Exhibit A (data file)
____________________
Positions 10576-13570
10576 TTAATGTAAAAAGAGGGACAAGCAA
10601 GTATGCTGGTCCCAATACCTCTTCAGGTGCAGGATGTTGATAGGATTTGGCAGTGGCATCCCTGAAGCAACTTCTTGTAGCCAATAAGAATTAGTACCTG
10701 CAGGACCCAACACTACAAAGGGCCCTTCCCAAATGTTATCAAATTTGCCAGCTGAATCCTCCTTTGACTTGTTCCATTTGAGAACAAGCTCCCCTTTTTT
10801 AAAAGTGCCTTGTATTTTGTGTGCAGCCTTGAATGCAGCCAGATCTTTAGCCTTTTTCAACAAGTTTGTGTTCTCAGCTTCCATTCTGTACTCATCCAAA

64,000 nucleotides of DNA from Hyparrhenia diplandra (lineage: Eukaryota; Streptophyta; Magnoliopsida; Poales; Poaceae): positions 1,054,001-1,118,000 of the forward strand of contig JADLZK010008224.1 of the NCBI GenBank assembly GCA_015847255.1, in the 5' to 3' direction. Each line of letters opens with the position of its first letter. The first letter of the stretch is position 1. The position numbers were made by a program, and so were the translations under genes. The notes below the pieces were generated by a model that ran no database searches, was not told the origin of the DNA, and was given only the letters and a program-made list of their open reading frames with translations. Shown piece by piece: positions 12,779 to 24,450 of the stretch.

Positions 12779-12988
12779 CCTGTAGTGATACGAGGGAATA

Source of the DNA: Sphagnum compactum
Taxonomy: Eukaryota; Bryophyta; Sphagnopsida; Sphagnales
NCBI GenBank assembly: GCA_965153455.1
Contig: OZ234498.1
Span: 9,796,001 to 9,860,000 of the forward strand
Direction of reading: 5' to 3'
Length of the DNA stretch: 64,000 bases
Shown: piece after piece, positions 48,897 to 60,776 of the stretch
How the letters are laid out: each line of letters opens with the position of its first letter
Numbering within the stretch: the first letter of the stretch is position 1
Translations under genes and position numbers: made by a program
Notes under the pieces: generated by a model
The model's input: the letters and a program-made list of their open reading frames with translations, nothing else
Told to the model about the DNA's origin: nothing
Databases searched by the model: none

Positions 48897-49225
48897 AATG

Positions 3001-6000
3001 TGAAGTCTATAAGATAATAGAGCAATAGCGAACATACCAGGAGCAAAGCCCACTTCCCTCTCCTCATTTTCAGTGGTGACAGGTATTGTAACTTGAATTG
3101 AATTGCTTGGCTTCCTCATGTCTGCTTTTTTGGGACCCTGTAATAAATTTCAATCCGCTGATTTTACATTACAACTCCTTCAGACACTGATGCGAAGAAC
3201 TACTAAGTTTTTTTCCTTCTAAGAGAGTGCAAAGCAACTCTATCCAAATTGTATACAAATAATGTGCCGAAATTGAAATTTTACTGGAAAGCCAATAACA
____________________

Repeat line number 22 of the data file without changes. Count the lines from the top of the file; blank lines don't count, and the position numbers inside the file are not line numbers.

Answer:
Told to the model about the DNA's origin: nothing